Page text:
You know what? I think it's a pretty heavy price to pay for having eaten meat. Look, I realize that vegetarianism is my lifestyle choice. I wasn't born this way. I don't look at my brussels sprouts lovingly and ask, "Why cain't I quit you?" 3
I have suffered through countless dinners at restaurants where all I could eat was an iceberg lettuce salad, and I haven't said anything, because I valued the time with the company I was with more than I valued complaining about my choice. A few months ago, I was invited to a dinner party for a friend's birthday. The hostess, who was not the guest of honor, called me up beforehand to let me know that she would be accomodating my vegetarianism by making mashed potatoes4
,and if I didn't like it, I could bring my own food. Well, I wasn't going to skip my friend's birthday party, as she rocks. So I cooked my own food. I also brought enough to share with other guests. Actually, the tastiest thing that night was the look on the hostess's face when everyone gobbled up my food and asked me all about it. Oh and the cake that someone made. That was delicious, too.
I realize being a vegetarian is a luxury, but it's been so long since I've eaten meat that my body will no longer digest it. When I studied abroad in Senegal, I tried so hard to be culturally sensitive and to eat the goat and fish dishes that were specially prepared for me, the guest of honor. In one very unfortunate incident, I gave evidence of my vegetarian status by regurgitating goat all over the table. After that, I just told people I was allergic to meat. They seemed to accept as one of the many idiosyncracies of the white girl. It was easier than trying to explain that I came from a culture where being a vegetarian is an option, which shocked the cultural nerves of many Senegalese. Being able to afford and having the time to prepare meat evidenced high social standing. When I told them how factory farming, hormones and mass production has made meat cheap, plentiful and low-quality in the U.S., they looked at me like I was, well, a foreigner. I got that look a lot.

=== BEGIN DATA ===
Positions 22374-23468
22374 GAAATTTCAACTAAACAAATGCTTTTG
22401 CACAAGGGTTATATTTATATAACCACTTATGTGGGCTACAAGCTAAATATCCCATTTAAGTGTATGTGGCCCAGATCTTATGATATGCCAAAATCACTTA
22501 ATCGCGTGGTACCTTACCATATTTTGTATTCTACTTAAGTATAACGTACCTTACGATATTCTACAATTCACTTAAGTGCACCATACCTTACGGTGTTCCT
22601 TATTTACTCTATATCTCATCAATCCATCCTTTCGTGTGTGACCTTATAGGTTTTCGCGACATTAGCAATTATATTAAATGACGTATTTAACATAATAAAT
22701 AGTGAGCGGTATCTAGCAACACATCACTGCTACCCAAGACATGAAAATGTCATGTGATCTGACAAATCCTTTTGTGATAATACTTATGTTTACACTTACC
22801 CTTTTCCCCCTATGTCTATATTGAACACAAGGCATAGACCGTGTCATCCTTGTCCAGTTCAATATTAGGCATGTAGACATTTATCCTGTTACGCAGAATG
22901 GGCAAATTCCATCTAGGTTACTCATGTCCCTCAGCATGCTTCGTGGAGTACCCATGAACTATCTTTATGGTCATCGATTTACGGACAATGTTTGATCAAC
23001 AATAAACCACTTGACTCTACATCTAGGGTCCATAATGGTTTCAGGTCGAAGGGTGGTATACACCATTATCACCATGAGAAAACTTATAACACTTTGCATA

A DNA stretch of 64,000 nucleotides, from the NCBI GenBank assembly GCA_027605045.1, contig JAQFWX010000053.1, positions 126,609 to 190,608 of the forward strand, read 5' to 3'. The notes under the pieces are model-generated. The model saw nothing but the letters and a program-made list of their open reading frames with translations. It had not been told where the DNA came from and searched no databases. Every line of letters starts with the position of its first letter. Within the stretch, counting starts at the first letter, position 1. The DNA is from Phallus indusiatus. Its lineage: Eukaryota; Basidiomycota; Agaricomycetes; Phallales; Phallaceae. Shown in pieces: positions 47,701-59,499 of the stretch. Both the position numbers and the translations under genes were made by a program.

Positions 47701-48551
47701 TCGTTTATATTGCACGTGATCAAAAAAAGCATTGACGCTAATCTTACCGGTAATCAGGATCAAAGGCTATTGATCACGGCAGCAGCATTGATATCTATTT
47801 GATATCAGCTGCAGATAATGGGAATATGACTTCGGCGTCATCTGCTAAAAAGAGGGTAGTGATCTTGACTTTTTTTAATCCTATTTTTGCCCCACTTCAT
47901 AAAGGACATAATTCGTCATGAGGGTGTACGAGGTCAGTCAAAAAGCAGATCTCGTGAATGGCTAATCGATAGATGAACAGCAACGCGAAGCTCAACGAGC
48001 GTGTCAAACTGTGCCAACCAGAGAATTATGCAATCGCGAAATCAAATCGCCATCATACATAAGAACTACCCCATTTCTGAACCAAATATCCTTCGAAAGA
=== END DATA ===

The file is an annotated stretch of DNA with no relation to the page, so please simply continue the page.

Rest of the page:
If I had stayed in Senegal, I would have started eating meat. It's part of their culture. But here in the U.S., our relationship to food isn't so much about how it nourishes us. We've changed it, processed it, mass-marketed it, glutted ourselves on it, and starved ourselves avoiding it. In Senegal, my host sisters asked me if there really was a disease where American girls commit suicide by not eating, or if that was made up. They were referring to anorexia.